Brewood (SU Canal) to Bratch Locks (Staffs & Worcs): 10.23 miles, 7 locks Cleddau arrived at Autherley Junction just after midday. A lady materialised and insisted on working the (3”) stop lock while her husband turned their boat round at the Junction, so as to return back down the Shroppie. A mile or so later at Compton Lock, the first Staffs and Worcs lock after the Junction, a local walker materialised, put his red rucksack down on the ground, pulled out a windlass and proceeded to help. “You can get back on the boat,” he said. “I’ll finish the gates off.” He had acquired a windlass – and most days found he could use it. A lock or so further on a sort of, well, hobbit materialised, muttering something incomprehensible apart from the word “Shaayide”; he closed the offside gate and then squatted down in the shadow beside the hedge. There were a few other spectators of course, mostly ladies. On the cruise went and memories returned of this delightful canal, its weaves and twists, its circular lock weirs,
its faces marked out on towpath notice posts.
Then came Ebstree Lock. The Captain signalled that there was a delay. He helped two boaters down through the lock, returned and collected a boathook. As the lock filled he hooked out their fourth snapped off fender. Gradually the damsels’ tale unfolded: one understands locks, the other had sailed, could steer and do things with ropes.A calamitous day had left them tearing off four fenders, crashing into a bridge and buckling the rudder and snapping the wood insert for the tiller. At the top of the Bratch flight one fender was returned – and the Captain set to work… An hour later they were on their way, aided by the Captain’s brute force and ignorance, which straightened the rudder and reattached the wooden fitment on the end of the tiller arm. The rescued fender was spliced and reconnected – a short course on knot tying was given – and off they headed for Kidderminster.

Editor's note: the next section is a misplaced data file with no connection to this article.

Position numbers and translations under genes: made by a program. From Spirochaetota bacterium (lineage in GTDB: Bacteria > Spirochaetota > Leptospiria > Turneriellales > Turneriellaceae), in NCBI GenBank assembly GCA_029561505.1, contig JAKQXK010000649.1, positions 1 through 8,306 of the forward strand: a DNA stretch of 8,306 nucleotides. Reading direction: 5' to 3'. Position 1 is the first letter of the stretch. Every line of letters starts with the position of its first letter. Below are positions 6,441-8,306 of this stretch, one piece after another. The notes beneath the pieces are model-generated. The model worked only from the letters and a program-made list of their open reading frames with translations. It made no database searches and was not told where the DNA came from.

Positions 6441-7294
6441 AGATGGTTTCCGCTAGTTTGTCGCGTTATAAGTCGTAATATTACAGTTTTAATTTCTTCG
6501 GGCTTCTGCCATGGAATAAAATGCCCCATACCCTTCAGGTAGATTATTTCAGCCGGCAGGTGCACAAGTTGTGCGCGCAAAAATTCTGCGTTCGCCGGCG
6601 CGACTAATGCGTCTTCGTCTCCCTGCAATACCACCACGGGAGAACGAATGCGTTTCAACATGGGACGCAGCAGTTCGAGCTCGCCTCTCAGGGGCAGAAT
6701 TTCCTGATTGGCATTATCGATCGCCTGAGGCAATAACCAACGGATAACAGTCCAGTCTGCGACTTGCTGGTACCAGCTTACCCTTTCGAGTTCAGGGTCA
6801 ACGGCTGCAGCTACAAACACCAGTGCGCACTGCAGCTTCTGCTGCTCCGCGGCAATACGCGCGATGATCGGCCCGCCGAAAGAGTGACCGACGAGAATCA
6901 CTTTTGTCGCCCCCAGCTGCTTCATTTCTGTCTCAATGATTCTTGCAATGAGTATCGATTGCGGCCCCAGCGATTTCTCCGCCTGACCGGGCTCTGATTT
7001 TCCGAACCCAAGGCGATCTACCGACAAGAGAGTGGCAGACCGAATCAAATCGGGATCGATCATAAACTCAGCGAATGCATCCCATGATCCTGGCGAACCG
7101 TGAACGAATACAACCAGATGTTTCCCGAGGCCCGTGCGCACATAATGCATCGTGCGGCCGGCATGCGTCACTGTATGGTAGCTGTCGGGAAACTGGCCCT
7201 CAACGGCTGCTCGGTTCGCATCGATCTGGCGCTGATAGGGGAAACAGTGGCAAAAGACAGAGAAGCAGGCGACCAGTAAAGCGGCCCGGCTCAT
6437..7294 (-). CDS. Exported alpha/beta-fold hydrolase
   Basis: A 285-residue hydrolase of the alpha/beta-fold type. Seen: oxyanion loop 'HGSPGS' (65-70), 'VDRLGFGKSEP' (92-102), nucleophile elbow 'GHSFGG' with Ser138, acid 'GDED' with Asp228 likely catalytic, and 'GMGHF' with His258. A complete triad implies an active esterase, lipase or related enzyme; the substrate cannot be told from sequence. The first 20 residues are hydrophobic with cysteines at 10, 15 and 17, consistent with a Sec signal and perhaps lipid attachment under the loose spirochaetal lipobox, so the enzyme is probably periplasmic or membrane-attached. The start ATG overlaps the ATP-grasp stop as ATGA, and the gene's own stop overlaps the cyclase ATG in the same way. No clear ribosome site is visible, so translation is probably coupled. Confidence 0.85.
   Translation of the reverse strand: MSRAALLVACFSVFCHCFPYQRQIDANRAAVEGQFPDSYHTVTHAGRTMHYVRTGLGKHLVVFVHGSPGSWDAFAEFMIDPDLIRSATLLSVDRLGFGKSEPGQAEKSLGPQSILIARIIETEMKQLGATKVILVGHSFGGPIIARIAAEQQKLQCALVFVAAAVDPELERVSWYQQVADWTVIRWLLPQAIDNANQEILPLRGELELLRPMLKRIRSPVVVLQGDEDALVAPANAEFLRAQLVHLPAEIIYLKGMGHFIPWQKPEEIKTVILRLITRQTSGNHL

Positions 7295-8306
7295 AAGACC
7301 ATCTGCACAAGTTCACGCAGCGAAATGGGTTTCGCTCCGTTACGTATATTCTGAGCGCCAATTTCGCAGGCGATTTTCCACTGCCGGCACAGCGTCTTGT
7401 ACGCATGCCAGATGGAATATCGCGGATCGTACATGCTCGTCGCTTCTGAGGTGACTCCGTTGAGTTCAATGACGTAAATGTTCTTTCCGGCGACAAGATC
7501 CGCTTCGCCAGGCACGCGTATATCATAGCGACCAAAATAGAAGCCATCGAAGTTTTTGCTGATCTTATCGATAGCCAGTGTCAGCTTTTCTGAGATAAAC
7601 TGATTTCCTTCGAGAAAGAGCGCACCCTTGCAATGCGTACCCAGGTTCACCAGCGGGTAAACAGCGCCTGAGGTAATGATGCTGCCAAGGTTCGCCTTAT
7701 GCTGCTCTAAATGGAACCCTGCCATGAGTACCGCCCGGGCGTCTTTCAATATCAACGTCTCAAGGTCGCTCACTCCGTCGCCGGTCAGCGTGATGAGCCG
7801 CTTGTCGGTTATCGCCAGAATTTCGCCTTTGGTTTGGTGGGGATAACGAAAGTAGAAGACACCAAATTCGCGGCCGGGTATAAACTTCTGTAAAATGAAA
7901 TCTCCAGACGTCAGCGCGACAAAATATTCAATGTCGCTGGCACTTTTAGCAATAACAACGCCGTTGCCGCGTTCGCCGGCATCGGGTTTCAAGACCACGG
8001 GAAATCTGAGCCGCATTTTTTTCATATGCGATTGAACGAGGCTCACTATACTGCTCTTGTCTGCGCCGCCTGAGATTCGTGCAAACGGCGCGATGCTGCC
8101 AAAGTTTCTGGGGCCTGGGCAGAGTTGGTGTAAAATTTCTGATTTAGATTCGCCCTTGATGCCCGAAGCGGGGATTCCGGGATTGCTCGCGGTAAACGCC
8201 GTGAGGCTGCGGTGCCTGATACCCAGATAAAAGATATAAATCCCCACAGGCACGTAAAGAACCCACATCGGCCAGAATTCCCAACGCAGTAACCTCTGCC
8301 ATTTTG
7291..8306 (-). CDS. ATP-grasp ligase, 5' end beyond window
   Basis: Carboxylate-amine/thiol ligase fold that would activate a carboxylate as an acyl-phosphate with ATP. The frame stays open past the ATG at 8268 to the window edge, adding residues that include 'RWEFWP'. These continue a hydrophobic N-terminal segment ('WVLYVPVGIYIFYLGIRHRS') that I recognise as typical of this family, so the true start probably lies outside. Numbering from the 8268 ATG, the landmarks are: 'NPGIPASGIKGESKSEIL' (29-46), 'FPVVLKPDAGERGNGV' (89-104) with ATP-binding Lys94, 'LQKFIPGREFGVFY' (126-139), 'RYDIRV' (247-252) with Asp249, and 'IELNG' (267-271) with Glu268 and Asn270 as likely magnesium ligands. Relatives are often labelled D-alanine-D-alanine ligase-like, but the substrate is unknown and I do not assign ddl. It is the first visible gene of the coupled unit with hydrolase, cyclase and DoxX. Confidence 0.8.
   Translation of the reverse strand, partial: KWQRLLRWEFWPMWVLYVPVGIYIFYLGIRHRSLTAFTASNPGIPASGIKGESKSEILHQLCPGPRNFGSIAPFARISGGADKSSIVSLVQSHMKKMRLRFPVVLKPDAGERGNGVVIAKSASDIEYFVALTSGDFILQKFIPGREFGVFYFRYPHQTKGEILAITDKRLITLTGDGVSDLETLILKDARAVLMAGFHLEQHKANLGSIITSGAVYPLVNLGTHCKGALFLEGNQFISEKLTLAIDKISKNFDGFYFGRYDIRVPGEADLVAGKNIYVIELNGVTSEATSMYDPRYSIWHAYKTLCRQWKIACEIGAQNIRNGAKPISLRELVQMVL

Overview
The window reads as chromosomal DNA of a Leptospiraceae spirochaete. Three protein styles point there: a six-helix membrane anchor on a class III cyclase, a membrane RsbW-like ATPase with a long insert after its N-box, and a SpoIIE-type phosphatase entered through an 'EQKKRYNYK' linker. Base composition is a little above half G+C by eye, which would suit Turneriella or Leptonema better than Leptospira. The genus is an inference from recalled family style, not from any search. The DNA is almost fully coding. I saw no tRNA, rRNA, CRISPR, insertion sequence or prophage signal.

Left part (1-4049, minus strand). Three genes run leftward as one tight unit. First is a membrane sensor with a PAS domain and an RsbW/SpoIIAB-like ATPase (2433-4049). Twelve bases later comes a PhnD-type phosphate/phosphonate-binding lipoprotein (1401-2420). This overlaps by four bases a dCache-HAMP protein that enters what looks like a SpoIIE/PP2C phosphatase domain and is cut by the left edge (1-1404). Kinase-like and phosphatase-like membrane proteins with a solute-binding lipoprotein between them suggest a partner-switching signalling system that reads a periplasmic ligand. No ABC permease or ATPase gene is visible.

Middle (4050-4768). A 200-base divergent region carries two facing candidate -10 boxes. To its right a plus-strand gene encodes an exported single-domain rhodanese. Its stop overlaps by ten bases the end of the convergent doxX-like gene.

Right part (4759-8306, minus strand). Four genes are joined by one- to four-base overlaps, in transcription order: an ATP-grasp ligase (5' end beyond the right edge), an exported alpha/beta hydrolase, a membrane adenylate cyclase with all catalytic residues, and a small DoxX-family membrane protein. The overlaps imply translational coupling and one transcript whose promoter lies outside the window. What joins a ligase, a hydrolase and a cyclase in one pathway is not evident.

The older girl, a Pennsylvanian Master’s student at East Anglia, claimed to enjoy both British weather and British food. So, both knights and damsels on the Staffs and Worcs… The sun, slow again to appear this morning, continued to shine throughout late afternoon and the evening. Deck chairs and a table, Pimm’s and the first outdoor dinner of the season!
“But what of Brewood?” you might ask. It was worth the 20 minute hike back along the (sometimes) muddy towpath. There was the church prominent beyond the meadow,
from where the embanked canal can be seen.
Inside the church was a font surprise: there are two fonts, the one from the 1600s now back in use,
it having been dug up from a local garden in about 1927.
The other, the Victorian one, remains in the church, though now not used.Above the West Doors the bells’ ringing chamber is open to view. There are church schools here and down an alleyway a new housing development is called The Choristers.
No visitor will miss in the Square the facade of the Swan Hotel
– and perhaps the water pump and trough will catch the eye too
Then back along the towpath for a mid-morning departure. Despite both stern and bow of Cleddau being double pinned a speed merchant (or two) had torn the stern pins out from the bank – and there was Cleddau swaying across the cut…
It was Captain to the rescue – a foretaste of the day to come!